In the previous volume of Kolchak: The Night Stalker, editor Tony Vincenzo moved from INS (Independent News Service) and took star reporter Carl Kolchak with him to The Hollywood Dispatch. Unfortunately, publisher Morgan Slate didn't like the taste of the supernatural, something that appeared to follow Mr. Kolchak around like a sick, very sick puppy and had Vincenzo fire Kolchak.
Our story begins with Christopher Mills setting up the status quo. The old Kolchak, the one who faced Janos Skorzeny, would have scoffed at a job at the Miami based World Bulletin. Think of the paper as a cross between Weekly World News and The Sun. Mills introduces new characters to Carl Kolchak's world, and it looks like a perfect fit. Although a reporter with Carl Kolchak's experience deserves to be working at The New York Times, his encounters with the occult naturally would net him a prime spot in the tabloid hierarchy. The reality of fiction would be considered madness in our factual world.
Before you can say "Sasquatch," Carl has been given the assignment of tracking down the legendary Florida Skunk Ape, seen dismembering victims in juxtaposition with Carl adapting to his new, oddly respected life. As with any Kolchak: The Nightstalker story, Carl narrates, and Mills replicates his alliterative pulpy prose style, complete with stingers signaling the end of an act. Close your eyes and you can hear the late great Darren McGavin speaking these lines.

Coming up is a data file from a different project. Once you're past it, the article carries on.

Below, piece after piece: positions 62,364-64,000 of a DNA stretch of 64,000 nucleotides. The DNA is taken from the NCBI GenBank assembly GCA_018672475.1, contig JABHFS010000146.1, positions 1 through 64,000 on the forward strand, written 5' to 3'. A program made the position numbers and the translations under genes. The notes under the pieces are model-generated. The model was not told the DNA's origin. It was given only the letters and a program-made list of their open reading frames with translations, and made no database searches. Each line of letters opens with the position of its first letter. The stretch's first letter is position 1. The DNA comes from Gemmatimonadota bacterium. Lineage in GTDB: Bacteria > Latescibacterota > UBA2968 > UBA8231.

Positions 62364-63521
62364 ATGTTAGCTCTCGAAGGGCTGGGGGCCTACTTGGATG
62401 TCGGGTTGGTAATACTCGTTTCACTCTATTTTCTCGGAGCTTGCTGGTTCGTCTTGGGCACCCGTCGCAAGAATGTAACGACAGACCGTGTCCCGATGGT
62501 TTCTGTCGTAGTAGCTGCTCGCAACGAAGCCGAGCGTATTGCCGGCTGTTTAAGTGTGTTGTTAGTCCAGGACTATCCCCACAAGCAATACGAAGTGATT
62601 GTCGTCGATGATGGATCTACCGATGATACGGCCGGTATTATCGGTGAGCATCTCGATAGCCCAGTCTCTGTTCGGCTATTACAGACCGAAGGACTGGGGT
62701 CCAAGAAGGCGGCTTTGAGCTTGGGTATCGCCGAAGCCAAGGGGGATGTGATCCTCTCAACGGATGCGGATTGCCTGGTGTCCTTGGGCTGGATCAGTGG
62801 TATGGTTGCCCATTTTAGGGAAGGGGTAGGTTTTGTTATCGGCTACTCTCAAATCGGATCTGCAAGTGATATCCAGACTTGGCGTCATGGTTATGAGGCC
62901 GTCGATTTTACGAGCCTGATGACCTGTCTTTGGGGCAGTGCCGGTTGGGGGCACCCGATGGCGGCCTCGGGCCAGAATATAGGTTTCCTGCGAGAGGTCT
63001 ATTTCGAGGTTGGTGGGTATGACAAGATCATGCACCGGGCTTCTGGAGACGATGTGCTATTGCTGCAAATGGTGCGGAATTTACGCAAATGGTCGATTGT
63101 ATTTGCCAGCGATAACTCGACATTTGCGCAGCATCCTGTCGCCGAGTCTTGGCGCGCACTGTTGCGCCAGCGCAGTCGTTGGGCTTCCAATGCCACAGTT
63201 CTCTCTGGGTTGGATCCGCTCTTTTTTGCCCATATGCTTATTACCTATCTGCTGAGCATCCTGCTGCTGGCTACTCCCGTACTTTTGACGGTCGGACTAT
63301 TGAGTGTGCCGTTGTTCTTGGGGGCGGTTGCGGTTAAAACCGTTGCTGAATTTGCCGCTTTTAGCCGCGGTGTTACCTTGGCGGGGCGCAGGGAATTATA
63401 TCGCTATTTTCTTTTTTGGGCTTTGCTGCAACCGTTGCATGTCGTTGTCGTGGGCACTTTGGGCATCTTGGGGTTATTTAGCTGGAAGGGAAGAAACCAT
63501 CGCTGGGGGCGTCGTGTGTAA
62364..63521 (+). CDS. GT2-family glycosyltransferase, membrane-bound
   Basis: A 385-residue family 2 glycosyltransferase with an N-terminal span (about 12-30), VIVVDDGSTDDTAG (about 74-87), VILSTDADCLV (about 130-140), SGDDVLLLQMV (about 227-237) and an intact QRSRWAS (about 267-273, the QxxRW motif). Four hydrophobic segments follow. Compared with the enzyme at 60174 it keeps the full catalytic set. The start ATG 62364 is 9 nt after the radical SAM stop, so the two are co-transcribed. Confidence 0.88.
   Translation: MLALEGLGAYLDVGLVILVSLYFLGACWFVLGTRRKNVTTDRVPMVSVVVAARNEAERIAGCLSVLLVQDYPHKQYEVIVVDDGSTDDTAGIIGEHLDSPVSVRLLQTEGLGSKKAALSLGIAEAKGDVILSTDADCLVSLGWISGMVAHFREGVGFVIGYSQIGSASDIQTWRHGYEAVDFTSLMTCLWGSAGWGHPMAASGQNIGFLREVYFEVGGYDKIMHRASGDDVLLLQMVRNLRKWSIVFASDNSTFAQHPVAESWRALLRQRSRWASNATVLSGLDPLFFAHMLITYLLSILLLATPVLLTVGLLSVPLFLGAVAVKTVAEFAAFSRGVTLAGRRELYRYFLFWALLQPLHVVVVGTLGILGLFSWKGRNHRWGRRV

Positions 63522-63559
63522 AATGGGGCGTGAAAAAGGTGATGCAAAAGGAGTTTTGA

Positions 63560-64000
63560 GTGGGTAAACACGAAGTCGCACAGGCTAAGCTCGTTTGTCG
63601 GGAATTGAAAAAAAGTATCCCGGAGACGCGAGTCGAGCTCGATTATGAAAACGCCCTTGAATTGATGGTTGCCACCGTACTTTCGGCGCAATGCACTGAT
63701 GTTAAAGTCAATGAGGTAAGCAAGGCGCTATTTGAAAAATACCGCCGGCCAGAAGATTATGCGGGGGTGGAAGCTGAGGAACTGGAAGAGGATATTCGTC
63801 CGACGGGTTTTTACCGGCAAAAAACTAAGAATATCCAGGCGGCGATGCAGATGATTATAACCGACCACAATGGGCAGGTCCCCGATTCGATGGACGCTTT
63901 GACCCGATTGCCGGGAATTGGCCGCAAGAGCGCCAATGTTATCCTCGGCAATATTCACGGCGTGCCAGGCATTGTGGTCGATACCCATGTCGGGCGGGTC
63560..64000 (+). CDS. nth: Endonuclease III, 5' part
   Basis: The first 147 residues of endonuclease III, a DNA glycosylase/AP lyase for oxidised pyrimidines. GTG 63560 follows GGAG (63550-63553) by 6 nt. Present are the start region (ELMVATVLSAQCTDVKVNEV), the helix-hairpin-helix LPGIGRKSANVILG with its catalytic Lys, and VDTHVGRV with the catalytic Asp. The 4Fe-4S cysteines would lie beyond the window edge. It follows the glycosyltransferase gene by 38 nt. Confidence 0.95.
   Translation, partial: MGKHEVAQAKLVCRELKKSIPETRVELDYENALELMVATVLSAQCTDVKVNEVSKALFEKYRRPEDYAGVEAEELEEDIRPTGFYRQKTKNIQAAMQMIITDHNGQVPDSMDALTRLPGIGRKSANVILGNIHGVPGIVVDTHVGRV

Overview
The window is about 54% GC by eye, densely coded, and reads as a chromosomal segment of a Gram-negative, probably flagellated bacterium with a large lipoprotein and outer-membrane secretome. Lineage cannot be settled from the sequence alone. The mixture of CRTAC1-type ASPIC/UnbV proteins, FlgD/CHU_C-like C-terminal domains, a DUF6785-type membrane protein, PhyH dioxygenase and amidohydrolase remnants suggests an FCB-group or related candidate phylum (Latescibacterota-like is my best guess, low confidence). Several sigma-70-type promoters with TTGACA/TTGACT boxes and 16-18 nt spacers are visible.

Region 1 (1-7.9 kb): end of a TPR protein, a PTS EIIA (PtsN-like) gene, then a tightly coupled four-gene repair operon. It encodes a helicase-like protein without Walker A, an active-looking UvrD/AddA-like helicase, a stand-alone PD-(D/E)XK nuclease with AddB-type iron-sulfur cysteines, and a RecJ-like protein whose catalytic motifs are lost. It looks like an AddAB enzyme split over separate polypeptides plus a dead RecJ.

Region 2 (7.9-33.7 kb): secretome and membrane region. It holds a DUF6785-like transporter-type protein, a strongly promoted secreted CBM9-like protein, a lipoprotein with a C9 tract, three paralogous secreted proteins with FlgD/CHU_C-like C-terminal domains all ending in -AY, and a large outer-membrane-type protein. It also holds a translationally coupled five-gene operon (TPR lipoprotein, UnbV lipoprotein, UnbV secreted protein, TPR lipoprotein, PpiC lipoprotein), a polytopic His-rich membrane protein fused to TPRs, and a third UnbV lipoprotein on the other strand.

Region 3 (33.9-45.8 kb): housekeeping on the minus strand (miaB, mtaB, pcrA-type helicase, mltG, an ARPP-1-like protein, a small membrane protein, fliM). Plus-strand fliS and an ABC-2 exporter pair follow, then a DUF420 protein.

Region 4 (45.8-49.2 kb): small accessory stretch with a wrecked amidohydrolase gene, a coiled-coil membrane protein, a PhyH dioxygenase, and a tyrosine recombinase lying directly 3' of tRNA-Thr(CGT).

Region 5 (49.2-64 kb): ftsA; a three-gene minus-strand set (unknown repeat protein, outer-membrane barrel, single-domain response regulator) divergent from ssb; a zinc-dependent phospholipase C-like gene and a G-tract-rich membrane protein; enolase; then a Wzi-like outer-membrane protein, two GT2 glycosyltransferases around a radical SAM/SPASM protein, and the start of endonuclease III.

Mills pleases fans further by bringing in memorable guest stars from the series. He also slips in a few inside jokes. While everybody will get The X-Files gag, some may need to research the first Mike Hammer on television.
Artist Jaime Martinez incorporates much of McGavin's personality into a decent likeness of the disheveled reporter as he weaves an exciting documentary narrative that's draws in the television series format. Given the new setting, Martinez also fills the panels with numerous babes in bikinis. Not an entirely novel notion for Kolchak: The Nightstalker. Despite the premise, the series was always meant for adults, broadcast at 10 o'clock when the wee ones would be safe from vampirized hookers and youth-sucking witches. This new era for Kolchak: The Night Stalker looks to be a good one.
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